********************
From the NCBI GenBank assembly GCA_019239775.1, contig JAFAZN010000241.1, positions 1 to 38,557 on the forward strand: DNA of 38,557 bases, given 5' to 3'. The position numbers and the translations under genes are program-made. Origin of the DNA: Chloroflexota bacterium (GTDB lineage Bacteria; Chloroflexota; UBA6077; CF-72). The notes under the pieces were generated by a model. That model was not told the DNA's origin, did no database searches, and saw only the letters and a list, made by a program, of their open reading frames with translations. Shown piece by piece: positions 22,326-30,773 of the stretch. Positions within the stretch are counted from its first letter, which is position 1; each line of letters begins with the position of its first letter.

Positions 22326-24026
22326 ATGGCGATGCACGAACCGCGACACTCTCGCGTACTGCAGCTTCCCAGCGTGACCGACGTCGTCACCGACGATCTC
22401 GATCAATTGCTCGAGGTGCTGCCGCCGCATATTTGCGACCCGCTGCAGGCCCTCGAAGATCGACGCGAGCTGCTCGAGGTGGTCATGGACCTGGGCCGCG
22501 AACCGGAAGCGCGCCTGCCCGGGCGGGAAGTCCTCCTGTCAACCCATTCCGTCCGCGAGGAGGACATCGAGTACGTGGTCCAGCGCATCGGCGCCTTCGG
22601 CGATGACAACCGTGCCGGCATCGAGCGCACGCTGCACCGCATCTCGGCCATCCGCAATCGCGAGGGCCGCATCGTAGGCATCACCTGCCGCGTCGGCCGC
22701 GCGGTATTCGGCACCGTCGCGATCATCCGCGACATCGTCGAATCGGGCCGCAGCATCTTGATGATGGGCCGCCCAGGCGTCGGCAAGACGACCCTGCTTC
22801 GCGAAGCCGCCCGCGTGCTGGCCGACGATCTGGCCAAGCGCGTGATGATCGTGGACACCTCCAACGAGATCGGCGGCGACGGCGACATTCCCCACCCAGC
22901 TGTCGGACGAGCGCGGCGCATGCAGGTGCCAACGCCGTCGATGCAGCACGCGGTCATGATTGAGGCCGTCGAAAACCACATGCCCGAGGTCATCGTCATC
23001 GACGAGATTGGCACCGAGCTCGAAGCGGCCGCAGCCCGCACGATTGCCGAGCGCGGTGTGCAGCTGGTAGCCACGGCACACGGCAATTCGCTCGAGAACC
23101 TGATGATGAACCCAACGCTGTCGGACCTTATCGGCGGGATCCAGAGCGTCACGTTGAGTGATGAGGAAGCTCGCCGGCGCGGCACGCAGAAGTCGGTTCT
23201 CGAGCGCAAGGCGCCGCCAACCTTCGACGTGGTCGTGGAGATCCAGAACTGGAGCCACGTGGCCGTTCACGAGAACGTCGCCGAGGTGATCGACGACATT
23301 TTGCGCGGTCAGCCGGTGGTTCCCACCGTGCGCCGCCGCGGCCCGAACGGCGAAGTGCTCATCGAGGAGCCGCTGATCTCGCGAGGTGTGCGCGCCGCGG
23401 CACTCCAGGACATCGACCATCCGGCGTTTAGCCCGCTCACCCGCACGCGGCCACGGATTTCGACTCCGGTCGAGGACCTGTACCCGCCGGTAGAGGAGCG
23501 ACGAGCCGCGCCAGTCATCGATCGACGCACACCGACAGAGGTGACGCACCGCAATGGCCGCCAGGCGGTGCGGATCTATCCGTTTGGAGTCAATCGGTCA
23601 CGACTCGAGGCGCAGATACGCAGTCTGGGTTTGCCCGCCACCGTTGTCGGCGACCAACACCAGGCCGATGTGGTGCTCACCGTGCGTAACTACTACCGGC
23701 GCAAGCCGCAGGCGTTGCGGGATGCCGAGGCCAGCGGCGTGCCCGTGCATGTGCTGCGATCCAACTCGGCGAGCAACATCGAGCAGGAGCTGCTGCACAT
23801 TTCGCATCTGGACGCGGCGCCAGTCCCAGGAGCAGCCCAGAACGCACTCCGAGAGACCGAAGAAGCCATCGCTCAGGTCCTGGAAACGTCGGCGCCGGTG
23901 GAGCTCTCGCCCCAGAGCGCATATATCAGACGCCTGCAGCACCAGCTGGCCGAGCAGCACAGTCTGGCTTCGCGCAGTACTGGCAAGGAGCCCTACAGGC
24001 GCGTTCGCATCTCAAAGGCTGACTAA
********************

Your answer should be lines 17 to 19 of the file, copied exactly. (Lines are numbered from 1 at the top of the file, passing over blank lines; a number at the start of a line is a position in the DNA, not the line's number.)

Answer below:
23701 GCAAGCCGCAGGCGTTGCGGGATGCCGAGGCCAGCGGCGTGCCCGTGCATGTGCTGCGATCCAACTCGGCGAGCAACATCGAGCAGGAGCTGCTGCACAT
23801 TTCGCATCTGGACGCGGCGCCAGTCCCAGGAGCAGCCCAGAACGCACTCCGAGAGACCGAAGAAGCCATCGCTCAGGTCCTGGAAACGTCGGCGCCGGTG
23901 GAGCTCTCGCCCCAGAGCGCATATATCAGACGCCTGCAGCACCAGCTGGCCGAGCAGCACAGTCTGGCTTCGCGCAGTACTGGCAAGGAGCCCTACAGGC